P&Z Approves ‘White Buffalo’ Hot-Dog-and-Brats Restaurant and Bar for Downtown New Canaan

Despite some concerns regarding outdoor lighting, members of the Planning & Zoning Commission on Tuesday night voted unanimously to allow a hot dog-themed restaurant to open in a commercial space in downtown New Canaan. To be located down the “alley” at the top of Elm Street—formerly occupied by New Canaan Music (now on Main Street), near the former Chef Luis restaurant—the new establishment, “White Buffalo,” will include a 13-stool bar and rows of two-person tables that bring the total seating to about 35 to 40 people, according to New Canaan resident Dave Tonkovich, one of three local men who is launching the business. A 1993 New Canaan High School graduate along with business partner Dom Valente—town resident Doug Harris is also an owner—Tonkovich described White Buffalo as a “place where New Canaan as a community can gather and support each other, whether that is having our teams over after a game, hosting a fundraiser for the lacrosse or hockey team, or honoring our local Police Department or Fire Department.”

“We feel like this is something the town needs,” Tonkovich said during a public hearing at Town Hall. “You might say it is built by New Canaan, for New Canaan.”

Tonkovich reviewed some national hot dog consumption data and said that White Buffalo is designed to “fit the bill” for locals meeting after a game or with a friend or client “or when you are coming off the train.”

“Our goal is not to be all things to all people,” he said. Under the New Canaan Zoning Regulations, restaurants are permitted in the Retail A zone with site plan approval. After some discussion, P&Z approved White Buffalo’s site plan 7-0.

Officials: New Canaan Needs More Formal Way To Review Architecture of Proposed Building Projects Downtown

Saying that guidelines for maintaining and enhancing the village feel of downtown New Canaan need more teeth, planning officials are seeking a more formal way to review the architecture, scale and materials of proposed building projects in the business district. Members of a Planning & Zoning Commission subcommittee said at their most recent meeting that New Canaan must find a better way to ensure adherence to a 27-page document created in 2010 called the ‘Village District Design Guidelines.’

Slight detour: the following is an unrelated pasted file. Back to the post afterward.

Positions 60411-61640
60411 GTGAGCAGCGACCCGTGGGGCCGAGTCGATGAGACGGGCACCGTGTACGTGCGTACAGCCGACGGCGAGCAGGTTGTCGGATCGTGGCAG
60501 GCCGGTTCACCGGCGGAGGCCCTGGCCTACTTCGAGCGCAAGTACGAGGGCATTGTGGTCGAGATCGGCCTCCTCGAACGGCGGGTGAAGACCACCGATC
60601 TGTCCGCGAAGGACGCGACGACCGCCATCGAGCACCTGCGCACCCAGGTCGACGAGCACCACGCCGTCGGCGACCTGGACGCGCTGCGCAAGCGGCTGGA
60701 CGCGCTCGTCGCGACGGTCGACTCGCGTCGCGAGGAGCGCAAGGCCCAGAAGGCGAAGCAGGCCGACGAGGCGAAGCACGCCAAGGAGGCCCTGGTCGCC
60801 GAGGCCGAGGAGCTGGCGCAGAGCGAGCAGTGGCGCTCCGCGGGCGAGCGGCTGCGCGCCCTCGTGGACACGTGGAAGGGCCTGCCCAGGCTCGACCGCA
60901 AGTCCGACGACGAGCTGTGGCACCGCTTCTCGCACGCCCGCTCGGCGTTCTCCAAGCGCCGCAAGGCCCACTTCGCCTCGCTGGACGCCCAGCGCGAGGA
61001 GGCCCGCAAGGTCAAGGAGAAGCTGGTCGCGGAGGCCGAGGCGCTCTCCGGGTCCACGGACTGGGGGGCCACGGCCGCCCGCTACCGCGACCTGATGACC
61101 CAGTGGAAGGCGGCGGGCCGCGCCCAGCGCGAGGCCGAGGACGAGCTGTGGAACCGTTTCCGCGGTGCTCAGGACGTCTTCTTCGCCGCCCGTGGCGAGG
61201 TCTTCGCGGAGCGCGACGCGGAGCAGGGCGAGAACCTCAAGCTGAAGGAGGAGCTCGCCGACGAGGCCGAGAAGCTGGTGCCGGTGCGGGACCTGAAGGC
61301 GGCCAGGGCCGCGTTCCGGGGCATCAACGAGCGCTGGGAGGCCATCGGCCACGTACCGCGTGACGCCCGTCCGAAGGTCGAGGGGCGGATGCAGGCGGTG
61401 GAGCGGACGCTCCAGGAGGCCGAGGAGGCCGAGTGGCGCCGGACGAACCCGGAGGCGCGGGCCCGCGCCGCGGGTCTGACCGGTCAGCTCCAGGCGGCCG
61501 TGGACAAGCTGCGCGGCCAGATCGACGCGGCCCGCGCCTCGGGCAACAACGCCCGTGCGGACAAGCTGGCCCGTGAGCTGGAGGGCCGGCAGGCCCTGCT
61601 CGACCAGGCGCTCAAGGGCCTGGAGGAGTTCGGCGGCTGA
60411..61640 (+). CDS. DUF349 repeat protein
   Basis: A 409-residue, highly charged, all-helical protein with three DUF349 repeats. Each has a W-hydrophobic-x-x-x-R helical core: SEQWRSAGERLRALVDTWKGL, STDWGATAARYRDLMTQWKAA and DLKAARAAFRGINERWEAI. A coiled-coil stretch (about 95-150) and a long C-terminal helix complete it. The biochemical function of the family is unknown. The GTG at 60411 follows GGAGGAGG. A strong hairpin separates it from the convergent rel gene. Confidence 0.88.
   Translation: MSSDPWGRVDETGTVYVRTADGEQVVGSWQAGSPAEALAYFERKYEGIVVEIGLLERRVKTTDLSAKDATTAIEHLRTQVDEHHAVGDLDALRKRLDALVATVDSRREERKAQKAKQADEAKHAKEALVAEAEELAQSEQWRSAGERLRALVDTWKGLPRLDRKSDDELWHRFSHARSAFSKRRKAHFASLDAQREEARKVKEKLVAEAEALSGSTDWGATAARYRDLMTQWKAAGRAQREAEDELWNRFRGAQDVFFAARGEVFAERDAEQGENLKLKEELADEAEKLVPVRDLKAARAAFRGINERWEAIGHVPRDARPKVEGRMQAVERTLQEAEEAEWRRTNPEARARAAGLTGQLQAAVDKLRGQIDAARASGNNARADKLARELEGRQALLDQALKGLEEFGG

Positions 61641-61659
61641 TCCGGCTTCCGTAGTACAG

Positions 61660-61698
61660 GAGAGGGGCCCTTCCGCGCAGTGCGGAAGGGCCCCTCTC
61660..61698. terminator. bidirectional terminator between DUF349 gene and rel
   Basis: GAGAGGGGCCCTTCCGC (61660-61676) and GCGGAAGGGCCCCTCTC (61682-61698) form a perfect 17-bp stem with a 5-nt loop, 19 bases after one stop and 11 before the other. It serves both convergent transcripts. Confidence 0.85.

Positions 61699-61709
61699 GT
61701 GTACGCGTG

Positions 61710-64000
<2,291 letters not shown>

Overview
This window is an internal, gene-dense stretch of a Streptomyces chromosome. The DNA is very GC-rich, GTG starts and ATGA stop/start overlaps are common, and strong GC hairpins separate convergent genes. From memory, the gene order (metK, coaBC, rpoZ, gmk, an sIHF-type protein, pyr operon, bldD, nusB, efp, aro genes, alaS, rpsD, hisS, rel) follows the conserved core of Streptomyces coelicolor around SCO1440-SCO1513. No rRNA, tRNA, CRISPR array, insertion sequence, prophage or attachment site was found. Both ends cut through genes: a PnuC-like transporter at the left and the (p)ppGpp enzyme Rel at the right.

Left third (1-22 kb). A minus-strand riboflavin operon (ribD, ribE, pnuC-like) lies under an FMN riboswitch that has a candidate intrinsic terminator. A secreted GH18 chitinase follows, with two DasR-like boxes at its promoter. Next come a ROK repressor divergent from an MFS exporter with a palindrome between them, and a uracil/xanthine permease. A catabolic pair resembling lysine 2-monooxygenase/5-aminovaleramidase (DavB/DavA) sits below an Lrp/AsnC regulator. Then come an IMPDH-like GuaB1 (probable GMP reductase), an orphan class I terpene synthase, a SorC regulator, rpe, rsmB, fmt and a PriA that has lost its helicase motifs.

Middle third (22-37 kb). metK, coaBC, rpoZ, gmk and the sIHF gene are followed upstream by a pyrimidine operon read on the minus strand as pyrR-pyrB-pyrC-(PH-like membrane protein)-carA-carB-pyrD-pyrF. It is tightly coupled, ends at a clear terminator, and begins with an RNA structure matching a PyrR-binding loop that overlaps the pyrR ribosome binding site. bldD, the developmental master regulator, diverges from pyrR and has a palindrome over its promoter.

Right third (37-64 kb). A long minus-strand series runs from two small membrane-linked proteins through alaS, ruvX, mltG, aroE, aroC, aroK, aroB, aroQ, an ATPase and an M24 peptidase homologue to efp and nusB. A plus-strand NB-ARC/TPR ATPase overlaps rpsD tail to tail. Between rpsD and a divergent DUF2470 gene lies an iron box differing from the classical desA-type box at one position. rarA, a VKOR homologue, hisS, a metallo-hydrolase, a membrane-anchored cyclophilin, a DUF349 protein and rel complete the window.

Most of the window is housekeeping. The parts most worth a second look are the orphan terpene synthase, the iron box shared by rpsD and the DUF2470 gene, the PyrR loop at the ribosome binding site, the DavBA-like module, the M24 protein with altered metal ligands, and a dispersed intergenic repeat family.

Though P&Z created that document, “we never put a tight set of regulations around it,” Jean Grzelecki of the Plan of Conservation & Development Implementation Committee said at the group’s most recent meeting. “We have a design manual which is something we recommend that everybody follows, and maybe we could strengthen that by adding it a as a special permit to the business district,” she said at the Nov. 28 meeting, held in Town Hall. “Some reasonable adherence to the design manual, because everyone once in a while we get some very strange-looking stuff.

Officials Recommend Raising ‘Fee-in-Lieu’ Parking Rates for Commercial Projects Downtown

Saying New Canaan’s rates lag other towns and haven’t been upped in years, officials are recommending that the town raise its fees for those seeking to pay money into a parking fund in lieu of providing the required number of spaces for commercial construction projects. A committee of the Planning & Zoning Commission proposed at its most recent meeting that the baseline fee for the first “fee-in-lieu” space go up from $17,500 to $20,000, with increases in other categories to follow. “We have seen some resistance at $17,500 but I think it would not seem unreasonable to me to bump it a little bit this year,” Jean Grzelecki of the Plan of Conservation & Development Implementation Committee said at the group’s most recent meeting, held Nov. 28 at Town Hall. Going to $20,000 “seems pretty reasonable,” she said.

Officials Propose Way To Allow Service Businesses To Occupy Street-Level Commercial Spaces Downtown

Seeking to give commercial property owners and businesses eyeing space in the heart of downtown New Canaan more flexibility, officials are considering a change to a section of the zoning regulations that governs what types of enterprises are allowed in street-level locations. As it is, the New Canaan Zoning Regulations allow, with site plan approval, a number of business types in what’s called the ‘Retail A zone’—it encompasses the one-way portion of Elm Street, the first block of South Avenue and Main Street roughly between Burtis and Locust. Those uses include retail businesses up to a certain size, restaurants, food shops and theaters. Service establishments such as exercise studios also are allowed in the zone, though not on the first floor. Yet in a difficult retail environment, many commercial spaces “are simply too large to get [tenants],” Jean Grzelecki, chairman of a subcommittee of the Planning & Zoning Commission, said at the group’s meeting Tuesday night.

P&Z Denies Aquarion’s Bid To Subdivide Indian Waters Drive Property

Saying a wooded property at the end of Indian Waters Drive is too narrow to subdivide and that a development proposal is out of keeping with the residential neighborhood at the end of a private access way, officials on Tuesday night denied an application to carve out two building lots there. The Planning & Zoning Commission voted 9-0 to deny the closely followed special permit and two-lot subdivision applications, filed on behalf of Aquarion. Though the proposed subdivision would set aside 4.1 acres of open space, it provides no real access to it, according to commissioner Laszlo Papp. “I do not believe that the commission has the authority to waive that requirement [for accessibility to open space], either by Special Permit or otherwise,” Papp said during the commission’s regular meeting, held at Town Hall. “So that I see as a serious problem for approval.